US scientists have been able to direct the path of laboratory mice with a combination of drugs and lights.

Matthew Stock   Scientists have successfully altered the neural networks of laboratory mice using a wireless controller.

Comment

If there's anyone out there, please contact us urgently

ET

Michael Hanlon   The "eerie silence" of space is starting to get disquieting.

Latest Pluto data shows Earth-like glaciers, rapidly thinning atmosphere

The atmosphere of Pluto backlit by the sun when the New Horizons spacecraft was about 2 million kilometres away. The image, delivered to Earth on July 23, is displayed with north at the top of the frame.

Scott Dance   Much of dwarf planet's atmosphere may be frozen to its surface, scientists say.

Mercury joining celestial duo's show in night sky

Mercury's horizon is seen from orbit by NASA's Messenger probe, in this image released in 2011.

Perry Vlahos   Venus and Jupiter have been performing a mesmerising pas de deux, changing their positions nightly, as they adhere to their orbits.

Bionic ear inventor 'excited' by new project

Graeme Clark who invented bionic ear with 2yr-old Declan Zemora who has just got his hearing.

Tim Barlass   Bionic ear inventor says trials at Melbourne University could help paraplegics, epileptics and also dramatically improve the bionic eye implant unveiled in the UK last week.

Pluto pictures show mountains and jelly-bean moon

The first close-up picture of Pluto taken by New Horizons, showing the heart-shaped region named the Tombaugh Regio.

Sarah Knapton   The latest pictures to be beamed back from the far reaches of the solar system show a newly discovered mountain range on Pluto and the first close-up images of two of the dwarf planet's smaller moons.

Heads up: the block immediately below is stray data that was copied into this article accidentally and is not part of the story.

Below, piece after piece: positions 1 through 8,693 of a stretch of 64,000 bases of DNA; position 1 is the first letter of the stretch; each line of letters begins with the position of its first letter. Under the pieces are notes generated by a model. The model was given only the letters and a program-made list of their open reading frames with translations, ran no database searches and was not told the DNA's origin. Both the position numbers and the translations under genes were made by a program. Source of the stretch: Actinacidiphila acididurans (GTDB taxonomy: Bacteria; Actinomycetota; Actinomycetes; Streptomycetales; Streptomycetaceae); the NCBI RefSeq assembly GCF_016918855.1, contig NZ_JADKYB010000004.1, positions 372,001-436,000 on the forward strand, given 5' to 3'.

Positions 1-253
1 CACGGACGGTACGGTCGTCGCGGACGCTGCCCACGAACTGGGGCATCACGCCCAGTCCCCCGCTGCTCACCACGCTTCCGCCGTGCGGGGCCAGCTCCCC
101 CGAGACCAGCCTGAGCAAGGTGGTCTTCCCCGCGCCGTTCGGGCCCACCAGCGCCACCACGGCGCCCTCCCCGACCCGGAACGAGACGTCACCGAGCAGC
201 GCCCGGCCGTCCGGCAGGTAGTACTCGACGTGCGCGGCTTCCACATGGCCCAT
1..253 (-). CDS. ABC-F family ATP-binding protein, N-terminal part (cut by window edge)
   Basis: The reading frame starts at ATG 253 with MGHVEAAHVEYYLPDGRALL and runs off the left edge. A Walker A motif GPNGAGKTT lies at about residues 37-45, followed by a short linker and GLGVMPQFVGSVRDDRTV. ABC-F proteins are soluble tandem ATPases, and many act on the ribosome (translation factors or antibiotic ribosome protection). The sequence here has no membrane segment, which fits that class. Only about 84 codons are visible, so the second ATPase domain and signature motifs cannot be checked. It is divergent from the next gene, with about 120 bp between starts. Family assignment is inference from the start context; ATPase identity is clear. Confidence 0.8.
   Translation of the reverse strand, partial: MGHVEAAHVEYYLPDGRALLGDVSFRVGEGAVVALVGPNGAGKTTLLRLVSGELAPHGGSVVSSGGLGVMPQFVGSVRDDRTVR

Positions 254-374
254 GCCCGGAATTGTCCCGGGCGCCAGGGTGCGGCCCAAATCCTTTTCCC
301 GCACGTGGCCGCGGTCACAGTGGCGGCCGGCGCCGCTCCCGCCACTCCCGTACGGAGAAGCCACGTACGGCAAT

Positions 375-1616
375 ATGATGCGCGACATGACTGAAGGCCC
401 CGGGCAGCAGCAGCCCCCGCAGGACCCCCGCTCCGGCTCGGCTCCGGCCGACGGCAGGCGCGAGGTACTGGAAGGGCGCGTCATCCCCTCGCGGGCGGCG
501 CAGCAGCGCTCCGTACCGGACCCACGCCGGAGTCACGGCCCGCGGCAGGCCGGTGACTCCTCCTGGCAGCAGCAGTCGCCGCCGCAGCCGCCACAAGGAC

It's just like The Voice, only you vote for scientific research projects

Science

Want to help fund a research project to develop a the next-gen condom?

How not to eat a cane toad and other advances in science

Salty: Justin Gilligan is a finalist for the Eureka Prize for Science Photography for this photograph of a saltwater crocodile in Kimbe Bay, Papua New Guinea.

Marcus Strom   All the Eureka Prize finalists are extraordinary, director of the Australian Museum says.

Sun-like star found to have Earth-like planet in its Goldilocks zone

Artist's impression of an earlier discovered exoplanet, Kepler-186f. Unlike Kepler-452b, this planet orbits a cooler red dwarf.

Marcus Strom   For the first time a near-Earth-sized planet has been found orbiting a star that is very much like our own sun.

Features

Scientists find echoes of Big Bang

An experiment at the South Pole leads to what is potentially one of the biggest scientific discoveries of the past two decades.

The secret to running repairs

Scientists think the Mexican walking fish may hold the key to regeneration in humans.

Alive as a dodo

Bringing animals back from extinction is no longer science fiction. But the question is, should we do it?

Videos

Navy reveals Antarctic secrets

Australian Navy hydrographers on their boat the Wyatt Earp map the seafloor off Casey Station in Antarctica.

Cycling out of intensive care

World leading research is under way to rehabilitate ICU patients - some unconscious - with horizontal exercise bikes. Producer - Tom McKendrick

Furry Facts

Why onions make you cry

Ever wonder why chopping onions is such a tear jerking event?

Vaccines

Needles aren't a whole lot of fun, but why is immunisation so important? Cartoonist John Shakespeare and Science Editor Nicky Phillips explain.

El Nino and La Nina

Have you ever found it hard to understand why Australia's swings between drought and floods?

Tornadoes

They're some of the most destructive forces on the planet, but what's the difference between a tornado and a cyclone?

Sinkholes

What is a sinkhole? What causes them? Furry Facts explains.